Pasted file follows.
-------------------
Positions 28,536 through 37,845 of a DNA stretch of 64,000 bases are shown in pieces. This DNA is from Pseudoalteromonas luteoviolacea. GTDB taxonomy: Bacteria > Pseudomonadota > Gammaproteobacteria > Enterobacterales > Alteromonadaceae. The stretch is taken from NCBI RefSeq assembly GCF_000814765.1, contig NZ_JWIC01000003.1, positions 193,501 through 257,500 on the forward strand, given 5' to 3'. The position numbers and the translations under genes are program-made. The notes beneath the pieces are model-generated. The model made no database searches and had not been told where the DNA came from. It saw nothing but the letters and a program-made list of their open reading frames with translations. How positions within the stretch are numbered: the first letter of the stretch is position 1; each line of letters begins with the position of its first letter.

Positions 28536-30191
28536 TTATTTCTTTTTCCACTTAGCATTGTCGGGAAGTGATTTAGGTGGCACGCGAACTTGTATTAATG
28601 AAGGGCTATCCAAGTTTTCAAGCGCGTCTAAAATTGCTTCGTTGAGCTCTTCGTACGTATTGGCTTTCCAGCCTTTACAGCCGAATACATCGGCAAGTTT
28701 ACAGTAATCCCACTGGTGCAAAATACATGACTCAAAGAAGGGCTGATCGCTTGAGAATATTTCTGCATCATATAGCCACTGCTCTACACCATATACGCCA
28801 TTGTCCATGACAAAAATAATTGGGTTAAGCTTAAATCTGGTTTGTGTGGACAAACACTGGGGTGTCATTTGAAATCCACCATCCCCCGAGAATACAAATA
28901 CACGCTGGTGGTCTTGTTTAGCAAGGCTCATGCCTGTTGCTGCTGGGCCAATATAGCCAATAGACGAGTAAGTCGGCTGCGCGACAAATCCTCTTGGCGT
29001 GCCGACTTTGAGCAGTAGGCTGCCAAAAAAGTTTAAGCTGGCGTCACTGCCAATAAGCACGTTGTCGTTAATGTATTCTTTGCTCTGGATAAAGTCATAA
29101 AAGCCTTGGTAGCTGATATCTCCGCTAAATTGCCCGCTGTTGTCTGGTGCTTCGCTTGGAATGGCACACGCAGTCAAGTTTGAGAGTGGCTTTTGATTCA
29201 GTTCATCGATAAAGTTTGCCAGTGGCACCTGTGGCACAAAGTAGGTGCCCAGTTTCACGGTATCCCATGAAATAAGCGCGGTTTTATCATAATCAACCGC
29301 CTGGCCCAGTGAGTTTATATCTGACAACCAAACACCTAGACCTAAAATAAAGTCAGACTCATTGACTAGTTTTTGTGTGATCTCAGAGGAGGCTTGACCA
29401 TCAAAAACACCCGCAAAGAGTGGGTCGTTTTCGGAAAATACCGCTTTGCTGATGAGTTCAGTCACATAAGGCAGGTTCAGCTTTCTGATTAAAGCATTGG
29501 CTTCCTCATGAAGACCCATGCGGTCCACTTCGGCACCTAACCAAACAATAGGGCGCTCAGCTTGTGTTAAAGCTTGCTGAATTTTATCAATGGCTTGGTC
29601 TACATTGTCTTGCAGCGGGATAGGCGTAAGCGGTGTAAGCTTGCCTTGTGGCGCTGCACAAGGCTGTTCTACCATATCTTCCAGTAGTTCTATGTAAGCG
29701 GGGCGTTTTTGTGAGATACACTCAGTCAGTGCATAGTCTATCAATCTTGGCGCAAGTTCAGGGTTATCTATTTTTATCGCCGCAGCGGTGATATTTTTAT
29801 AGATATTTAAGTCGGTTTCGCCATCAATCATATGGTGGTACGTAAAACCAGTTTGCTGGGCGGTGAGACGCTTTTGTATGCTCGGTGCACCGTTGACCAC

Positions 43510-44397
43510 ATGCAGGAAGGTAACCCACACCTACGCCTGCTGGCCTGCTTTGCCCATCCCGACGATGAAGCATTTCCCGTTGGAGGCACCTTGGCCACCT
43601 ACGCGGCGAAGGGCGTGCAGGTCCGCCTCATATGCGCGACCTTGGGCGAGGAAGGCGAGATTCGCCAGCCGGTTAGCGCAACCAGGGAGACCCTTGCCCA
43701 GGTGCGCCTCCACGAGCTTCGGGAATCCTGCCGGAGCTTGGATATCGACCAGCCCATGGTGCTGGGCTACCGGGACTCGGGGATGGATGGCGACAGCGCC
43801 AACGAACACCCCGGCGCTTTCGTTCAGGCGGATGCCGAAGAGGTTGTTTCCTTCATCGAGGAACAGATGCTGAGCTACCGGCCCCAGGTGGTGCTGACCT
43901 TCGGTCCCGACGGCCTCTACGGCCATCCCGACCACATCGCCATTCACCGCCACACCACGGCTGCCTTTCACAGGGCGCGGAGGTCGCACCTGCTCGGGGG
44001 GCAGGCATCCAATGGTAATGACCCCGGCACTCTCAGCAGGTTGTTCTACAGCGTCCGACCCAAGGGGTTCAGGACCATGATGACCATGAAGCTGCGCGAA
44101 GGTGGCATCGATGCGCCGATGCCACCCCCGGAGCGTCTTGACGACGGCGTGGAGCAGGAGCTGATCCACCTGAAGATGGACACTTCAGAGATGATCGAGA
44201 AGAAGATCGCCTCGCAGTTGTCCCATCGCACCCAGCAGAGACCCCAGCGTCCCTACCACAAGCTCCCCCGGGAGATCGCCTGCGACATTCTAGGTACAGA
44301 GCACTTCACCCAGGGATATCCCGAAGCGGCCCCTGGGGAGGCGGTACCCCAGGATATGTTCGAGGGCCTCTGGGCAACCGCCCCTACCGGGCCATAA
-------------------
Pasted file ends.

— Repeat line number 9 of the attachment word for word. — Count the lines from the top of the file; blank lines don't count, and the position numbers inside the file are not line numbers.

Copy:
29101 AAGCCTTGGTAGCTGATATCTCCGCTAAATTGCCCGCTGTTGTCTGGTGCTTCGCTTGGAATGGCACACGCAGTCAAGTTTGAGAGTGGCTTTTGATTCA